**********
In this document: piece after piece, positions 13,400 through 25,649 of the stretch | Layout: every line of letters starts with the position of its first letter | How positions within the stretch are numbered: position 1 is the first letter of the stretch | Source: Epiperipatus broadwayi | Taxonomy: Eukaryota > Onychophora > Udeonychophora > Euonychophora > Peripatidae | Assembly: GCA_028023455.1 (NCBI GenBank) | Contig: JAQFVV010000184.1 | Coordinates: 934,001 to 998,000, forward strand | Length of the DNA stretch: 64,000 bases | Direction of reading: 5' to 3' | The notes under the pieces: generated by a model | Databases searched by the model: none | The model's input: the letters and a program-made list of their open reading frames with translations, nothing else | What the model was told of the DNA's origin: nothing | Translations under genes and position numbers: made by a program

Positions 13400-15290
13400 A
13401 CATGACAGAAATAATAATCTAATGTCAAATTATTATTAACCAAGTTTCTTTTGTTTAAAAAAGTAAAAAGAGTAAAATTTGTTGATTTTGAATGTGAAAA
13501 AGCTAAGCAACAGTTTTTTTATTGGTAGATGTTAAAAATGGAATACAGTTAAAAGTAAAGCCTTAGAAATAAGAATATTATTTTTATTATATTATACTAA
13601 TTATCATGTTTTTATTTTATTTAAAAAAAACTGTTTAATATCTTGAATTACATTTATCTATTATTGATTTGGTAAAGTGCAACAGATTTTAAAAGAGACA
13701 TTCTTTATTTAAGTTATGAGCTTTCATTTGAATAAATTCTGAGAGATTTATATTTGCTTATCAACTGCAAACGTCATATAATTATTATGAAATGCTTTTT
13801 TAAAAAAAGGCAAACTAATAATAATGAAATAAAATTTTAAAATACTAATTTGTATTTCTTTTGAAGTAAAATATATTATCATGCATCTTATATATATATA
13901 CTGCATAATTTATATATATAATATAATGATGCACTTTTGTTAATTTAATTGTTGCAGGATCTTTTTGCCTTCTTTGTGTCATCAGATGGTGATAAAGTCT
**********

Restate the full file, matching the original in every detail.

In this document: piece after piece, positions 13,400 through 25,649 of the stretch | Layout: every line of letters starts with the position of its first letter | How positions within the stretch are numbered: position 1 is the first letter of the stretch | Source: Epiperipatus broadwayi | Taxonomy: Eukaryota > Onychophora > Udeonychophora > Euonychophora > Peripatidae | Assembly: GCA_028023455.1 (NCBI GenBank) | Contig: JAQFVV010000184.1 | Coordinates: 934,001 to 998,000, forward strand | Length of the DNA stretch: 64,000 bases | Direction of reading: 5' to 3' | The notes under the pieces: generated by a model | Databases searched by the model: none | The model's input: the letters and a program-made list of their open reading frames with translations, nothing else | What the model was told of the DNA's origin: nothing | Translations under genes and position numbers: made by a program

Positions 13400-15290
13400 A
13401 CATGACAGAAATAATAATCTAATGTCAAATTATTATTAACCAAGTTTCTTTTGTTTAAAAAAGTAAAAAGAGTAAAATTTGTTGATTTTGAATGTGAAAA
13501 AGCTAAGCAACAGTTTTTTTATTGGTAGATGTTAAAAATGGAATACAGTTAAAAGTAAAGCCTTAGAAATAAGAATATTATTTTTATTATATTATACTAA
13601 TTATCATGTTTTTATTTTATTTAAAAAAAACTGTTTAATATCTTGAATTACATTTATCTATTATTGATTTGGTAAAGTGCAACAGATTTTAAAAGAGACA
13701 TTCTTTATTTAAGTTATGAGCTTTCATTTGAATAAATTCTGAGAGATTTATATTTGCTTATCAACTGCAAACGTCATATAATTATTATGAAATGCTTTTT
13801 TAAAAAAAGGCAAACTAATAATAATGAAATAAAATTTTAAAATACTAATTTGTATTTCTTTTGAAGTAAAATATATTATCATGCATCTTATATATATATA
13901 CTGCATAATTTATATATATAATATAATGATGCACTTTTGTTAATTTAATTGTTGCAGGATCTTTTTGCCTTCTTTGTGTCATCAGATGGTGATAAAGTCT